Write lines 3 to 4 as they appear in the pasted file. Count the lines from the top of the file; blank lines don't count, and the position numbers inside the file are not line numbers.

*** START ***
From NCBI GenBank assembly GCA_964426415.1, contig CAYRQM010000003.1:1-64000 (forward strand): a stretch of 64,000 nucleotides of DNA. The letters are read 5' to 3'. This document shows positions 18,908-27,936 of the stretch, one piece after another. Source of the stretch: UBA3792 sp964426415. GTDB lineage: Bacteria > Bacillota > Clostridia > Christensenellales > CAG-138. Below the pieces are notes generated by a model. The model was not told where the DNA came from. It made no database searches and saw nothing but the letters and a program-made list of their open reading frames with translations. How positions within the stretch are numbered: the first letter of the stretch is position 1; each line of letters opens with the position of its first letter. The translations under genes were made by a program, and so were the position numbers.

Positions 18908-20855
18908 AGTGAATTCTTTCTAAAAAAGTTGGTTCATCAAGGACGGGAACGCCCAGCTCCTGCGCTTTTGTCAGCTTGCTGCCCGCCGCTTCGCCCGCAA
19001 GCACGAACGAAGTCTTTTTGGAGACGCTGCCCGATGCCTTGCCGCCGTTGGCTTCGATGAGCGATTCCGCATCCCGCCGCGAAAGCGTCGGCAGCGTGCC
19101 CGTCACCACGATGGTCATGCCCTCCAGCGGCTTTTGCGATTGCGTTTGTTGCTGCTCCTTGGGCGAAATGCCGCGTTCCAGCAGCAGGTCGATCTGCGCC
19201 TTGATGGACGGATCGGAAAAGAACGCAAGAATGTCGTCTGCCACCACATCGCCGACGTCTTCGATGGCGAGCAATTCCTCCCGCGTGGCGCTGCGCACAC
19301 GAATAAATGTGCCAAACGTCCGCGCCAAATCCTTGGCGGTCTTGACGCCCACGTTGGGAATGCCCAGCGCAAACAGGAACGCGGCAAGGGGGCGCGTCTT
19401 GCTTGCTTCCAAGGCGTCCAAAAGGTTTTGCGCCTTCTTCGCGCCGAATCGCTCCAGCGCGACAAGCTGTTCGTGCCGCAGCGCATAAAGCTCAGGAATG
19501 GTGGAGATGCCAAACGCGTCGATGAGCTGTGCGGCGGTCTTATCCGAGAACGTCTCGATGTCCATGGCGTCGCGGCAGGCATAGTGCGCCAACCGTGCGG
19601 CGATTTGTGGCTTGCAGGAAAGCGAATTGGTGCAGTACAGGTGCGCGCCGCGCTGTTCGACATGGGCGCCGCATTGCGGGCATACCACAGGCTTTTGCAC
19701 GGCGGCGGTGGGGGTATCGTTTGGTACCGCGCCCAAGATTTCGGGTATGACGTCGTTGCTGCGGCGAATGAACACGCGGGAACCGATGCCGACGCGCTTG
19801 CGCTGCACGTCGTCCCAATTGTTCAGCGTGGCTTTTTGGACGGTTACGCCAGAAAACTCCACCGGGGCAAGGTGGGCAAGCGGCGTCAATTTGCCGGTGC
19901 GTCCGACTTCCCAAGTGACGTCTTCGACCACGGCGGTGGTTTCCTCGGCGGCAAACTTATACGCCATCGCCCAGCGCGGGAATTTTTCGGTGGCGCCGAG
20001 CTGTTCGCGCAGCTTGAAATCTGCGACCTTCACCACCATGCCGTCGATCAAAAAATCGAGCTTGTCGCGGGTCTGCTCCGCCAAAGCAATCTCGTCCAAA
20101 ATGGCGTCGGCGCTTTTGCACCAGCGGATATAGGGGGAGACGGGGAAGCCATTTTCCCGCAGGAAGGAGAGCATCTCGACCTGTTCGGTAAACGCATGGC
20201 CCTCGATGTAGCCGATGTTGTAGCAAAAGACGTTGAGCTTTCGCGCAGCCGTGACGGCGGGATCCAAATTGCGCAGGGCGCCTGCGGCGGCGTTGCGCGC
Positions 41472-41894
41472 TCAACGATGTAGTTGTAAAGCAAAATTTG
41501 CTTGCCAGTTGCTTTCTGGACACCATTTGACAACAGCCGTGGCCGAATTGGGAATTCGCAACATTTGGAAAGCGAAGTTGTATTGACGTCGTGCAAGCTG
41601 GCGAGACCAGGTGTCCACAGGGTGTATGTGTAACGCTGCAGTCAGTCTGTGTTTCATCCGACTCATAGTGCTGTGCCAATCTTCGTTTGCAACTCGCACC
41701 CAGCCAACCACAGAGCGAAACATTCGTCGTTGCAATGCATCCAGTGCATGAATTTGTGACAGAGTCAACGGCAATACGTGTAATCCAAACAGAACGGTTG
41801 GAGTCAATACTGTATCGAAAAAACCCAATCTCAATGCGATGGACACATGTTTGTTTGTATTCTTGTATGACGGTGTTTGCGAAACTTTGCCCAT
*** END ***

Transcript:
18908 AGTGAATTCTTTCTAAAAAAGTTGGTTCATCAAGGACGGGAACGCCCAGCTCCTGCGCTTTTGTCAGCTTGCTGCCCGCCGCTTCGCCCGCAA
19001 GCACGAACGAAGTCTTTTTGGAGACGCTGCCCGATGCCTTGCCGCCGTTGGCTTCGATGAGCGATTCCGCATCCCGCCGCGAAAGCGTCGGCAGCGTGCC